It’s quite difficult to avoid the temptation to assess market conditions at this time of year, so I won’t resist. First half volume of $161B represented a decline of just below 20%. In more stark terms, the decline registers a $40B drop in volume. No one needs to hunt for another reason the market is so rich. This fact accounts for the lion’s share. Continuing positive flows have contributed on a more modest basis.
Much has been said about the forecast for the remainder of the year. In order to reach some of the estimates for volume that have been lofted, there would have to be about $200B of issuance in the second half. This translates to roughly $33B per month. Of course, the supply is never that even over the months with holidays and vacations to consider. At first blush, we have to conclude that this December would be quite favorable if volume was half of the record issuance of last December. The summer lull that used to be a regular feature of the market when I joined is poised to make a re-appearance this year. July is off to a very slow start. The pace will accelerate going into the Fall as we pass more critical rollover periods. However, negative net supply persists.
Some have conviction that advance refunding capability could resurface later this year. As much as we would desire to get on board, we do not see this crystallizing. At the earliest, 2019 would represent more of a viable chance. If a reinstatement were to take place, how would the expressed $1.7B cost to the federal budget be offset? We laud Mayor Benjamin’s efforts to reinstate advance refunding in his role as President of the U.S Conference of Mayors.
Until now, I have refrained from putting too much weight on Fed actions. But the simple truth is that the Fed still commands the stage. Municipals do trade more on the supply/demand features of this discrete market. However, the Fed sets the tone and municipals will continue to track Fed actions in relatively correlated behavior.
Trade policy is one area that could be counted on to create random reactions in the market. Many have said that trade is too difficult to model. I particularly valued one pundit’s observation that if the U.S. does go too far with tariffs affecting Chinese goods, Wal-Mart would not have much to sell at low prices. Farmers are also weighing in on critical exports such as soybeans, rice, broilers, and beef. If the list of items expands beyond what is affected at present, there will be much more to consider in terms of impacts to the economy. Perhaps, there can be some improvement in two way trade over the longer term, but quite a bit of damage can be incurred along the way.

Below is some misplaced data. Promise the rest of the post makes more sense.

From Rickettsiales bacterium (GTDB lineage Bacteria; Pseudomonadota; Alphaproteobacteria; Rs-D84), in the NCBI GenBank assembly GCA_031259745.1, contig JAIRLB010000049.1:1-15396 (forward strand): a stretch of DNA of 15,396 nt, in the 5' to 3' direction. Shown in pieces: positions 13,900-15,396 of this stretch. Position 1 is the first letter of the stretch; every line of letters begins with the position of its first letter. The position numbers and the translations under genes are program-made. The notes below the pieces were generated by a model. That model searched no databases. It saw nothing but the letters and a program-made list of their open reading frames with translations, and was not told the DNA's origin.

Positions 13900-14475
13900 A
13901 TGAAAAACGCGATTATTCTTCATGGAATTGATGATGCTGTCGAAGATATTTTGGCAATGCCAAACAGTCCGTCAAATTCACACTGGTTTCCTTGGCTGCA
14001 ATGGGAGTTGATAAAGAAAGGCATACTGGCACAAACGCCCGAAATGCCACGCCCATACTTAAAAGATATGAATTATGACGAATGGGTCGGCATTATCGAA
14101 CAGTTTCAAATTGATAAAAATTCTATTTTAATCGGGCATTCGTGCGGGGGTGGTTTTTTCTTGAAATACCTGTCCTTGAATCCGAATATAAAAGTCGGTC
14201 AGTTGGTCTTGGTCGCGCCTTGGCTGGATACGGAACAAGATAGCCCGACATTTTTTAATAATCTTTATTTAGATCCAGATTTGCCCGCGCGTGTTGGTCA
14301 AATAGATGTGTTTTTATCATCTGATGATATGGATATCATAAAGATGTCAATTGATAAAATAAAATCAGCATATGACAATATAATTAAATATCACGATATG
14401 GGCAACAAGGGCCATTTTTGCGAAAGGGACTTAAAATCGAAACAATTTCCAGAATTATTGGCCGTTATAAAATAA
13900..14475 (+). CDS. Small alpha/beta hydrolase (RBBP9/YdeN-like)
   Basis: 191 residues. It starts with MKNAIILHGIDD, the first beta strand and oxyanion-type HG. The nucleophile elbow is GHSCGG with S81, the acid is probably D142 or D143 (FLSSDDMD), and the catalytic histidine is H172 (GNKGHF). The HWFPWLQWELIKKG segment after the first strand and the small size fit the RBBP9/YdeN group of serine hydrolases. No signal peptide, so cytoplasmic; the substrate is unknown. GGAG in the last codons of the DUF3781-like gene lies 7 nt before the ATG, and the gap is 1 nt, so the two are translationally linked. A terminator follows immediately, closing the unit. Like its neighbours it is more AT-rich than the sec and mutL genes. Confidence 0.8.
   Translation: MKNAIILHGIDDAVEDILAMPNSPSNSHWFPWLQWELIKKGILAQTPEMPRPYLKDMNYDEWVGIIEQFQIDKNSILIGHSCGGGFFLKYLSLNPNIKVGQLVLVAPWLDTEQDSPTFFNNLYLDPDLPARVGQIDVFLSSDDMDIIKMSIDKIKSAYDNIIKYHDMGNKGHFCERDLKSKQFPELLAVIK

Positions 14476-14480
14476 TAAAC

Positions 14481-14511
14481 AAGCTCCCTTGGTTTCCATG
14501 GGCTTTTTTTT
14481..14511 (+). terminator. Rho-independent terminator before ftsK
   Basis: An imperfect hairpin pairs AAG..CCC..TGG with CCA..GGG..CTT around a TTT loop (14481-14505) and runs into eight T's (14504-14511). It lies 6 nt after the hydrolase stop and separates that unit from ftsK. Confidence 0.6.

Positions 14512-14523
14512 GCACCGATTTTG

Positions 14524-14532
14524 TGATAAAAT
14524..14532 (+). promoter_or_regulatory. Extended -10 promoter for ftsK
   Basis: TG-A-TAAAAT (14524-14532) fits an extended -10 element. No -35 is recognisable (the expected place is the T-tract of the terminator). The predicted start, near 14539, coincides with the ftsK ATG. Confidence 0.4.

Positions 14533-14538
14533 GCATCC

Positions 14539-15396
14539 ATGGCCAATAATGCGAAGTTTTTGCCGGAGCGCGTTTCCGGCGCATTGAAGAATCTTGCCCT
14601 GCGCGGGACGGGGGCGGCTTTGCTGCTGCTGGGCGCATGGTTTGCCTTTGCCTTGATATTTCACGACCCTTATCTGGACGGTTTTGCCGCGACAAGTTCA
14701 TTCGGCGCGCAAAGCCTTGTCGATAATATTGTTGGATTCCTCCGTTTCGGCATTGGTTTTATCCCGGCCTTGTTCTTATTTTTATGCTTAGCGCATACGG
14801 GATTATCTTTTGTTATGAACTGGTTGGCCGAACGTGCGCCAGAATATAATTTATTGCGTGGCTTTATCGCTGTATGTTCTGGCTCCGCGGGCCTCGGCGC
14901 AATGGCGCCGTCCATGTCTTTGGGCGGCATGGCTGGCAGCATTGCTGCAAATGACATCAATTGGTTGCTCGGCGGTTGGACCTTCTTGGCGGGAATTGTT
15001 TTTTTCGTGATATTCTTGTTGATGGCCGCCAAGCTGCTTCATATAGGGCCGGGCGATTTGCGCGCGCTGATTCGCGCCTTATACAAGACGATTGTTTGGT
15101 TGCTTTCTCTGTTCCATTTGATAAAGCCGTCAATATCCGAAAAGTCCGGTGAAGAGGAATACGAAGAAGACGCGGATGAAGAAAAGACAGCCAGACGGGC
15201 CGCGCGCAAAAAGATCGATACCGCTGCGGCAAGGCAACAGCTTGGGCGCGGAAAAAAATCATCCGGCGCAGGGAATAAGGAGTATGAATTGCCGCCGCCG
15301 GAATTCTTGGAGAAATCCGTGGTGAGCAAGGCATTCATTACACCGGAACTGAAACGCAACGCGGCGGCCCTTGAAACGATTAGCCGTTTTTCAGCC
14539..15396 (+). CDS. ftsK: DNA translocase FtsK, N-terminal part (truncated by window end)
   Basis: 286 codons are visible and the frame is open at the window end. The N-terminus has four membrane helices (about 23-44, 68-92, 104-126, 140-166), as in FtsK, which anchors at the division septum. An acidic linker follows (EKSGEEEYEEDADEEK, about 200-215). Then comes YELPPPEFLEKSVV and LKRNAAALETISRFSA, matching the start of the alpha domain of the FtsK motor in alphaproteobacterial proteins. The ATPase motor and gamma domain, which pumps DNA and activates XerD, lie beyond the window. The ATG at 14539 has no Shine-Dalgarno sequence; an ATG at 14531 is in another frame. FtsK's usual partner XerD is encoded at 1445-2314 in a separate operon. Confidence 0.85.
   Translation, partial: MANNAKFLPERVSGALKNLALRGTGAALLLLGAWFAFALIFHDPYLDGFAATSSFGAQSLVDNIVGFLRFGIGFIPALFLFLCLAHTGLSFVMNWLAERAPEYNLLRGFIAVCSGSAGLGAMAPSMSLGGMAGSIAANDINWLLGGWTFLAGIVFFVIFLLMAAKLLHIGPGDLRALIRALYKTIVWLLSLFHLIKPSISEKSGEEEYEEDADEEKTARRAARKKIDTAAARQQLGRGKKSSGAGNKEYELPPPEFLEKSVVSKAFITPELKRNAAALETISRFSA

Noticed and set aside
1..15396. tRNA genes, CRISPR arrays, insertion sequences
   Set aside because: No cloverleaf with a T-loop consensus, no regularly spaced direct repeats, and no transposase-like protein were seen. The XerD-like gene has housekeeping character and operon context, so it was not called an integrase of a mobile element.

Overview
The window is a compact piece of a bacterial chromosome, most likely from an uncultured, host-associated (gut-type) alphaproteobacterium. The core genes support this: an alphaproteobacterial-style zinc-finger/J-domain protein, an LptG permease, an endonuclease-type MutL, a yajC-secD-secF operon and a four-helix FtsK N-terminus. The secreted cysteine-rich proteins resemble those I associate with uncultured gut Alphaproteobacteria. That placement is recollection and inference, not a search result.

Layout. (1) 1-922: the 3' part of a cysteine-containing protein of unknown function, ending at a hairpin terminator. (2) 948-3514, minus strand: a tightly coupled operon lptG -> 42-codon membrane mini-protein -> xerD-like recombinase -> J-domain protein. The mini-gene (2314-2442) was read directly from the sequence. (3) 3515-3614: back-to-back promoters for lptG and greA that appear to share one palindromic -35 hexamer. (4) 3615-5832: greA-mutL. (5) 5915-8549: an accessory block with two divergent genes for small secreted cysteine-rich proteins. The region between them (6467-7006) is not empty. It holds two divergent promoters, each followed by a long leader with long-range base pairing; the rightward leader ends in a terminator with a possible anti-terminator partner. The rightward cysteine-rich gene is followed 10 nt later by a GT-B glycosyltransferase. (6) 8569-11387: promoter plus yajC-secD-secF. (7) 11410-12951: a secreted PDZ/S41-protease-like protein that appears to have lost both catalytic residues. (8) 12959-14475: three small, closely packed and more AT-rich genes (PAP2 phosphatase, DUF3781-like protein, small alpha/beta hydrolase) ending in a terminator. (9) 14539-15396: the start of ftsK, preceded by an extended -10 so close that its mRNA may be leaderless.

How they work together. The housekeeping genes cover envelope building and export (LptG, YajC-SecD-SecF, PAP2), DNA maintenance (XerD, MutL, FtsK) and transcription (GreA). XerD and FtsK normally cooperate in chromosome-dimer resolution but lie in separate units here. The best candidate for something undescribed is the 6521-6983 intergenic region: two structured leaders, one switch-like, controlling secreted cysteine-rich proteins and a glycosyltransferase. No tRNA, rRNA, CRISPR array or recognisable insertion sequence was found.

The lack of implementation of an Infrastructure Plan at the federal level is also having an effect. Any hopes of a real plan have been forgone in light of the impacts of tax reform. States and localities are moving forward on their own. California had a marked change in momentum when it enacted its gas tax increase to support infrastructure. The Proposition on the ballot to repeal the increase is most troublesome. Road and bridge improvements are necessary. Funding some improvements from a state surplus may be a sound idea but it is ephemeral. Once a recession appears, said funds would be at risk. Long term infrastructure projects need to be supported by reliable and stable revenue streams.
The deal count has also been directly affected by the downdraft in volume. First half transactions registered at 4,605 versus 5,871 in the same period last year. Some would speculate that the numbers are not so important because the decline would be expected to be in smaller competitive transactions. However, the bulk of the decline has been in negotiated transactions.
There has not been quite the uptick in taxable municipal issuance to match the increase in rhetoric about same. Transportation issuance is also more firm than one would expect given the lack of funding.
Financial challenges are also not as good a predictor of debt issuance behavior. Volume has declined appreciably in Louisiana where there have been budget challenges. On the other hand, issuance increased in New Jersey where budget challenges are ever present. We do note though that the latter number was greatly affected by an outsized tobacco transaction for savings.
Except for California, which still leads in issuance, and Texas, which ranks third,, the high volume states continue to be in the Northeast and Mid-Atlantic regions. We think an infrastructure plan of substance would be expected to change this distribution somewhat, given road and bridge projects across the nation.
There is a more positive tone in the market regarding P-3 transactions. We are still awaiting more volume. State and local control remains a key issue in some markets.
Volume may be expected to be a tad stronger in the second half based on long term trends. The maximum that we can envision is about $27.5B on average per month or about $165B for the second half. We hope we are wrong.
Please, enjoy your summer breaks while the market permits.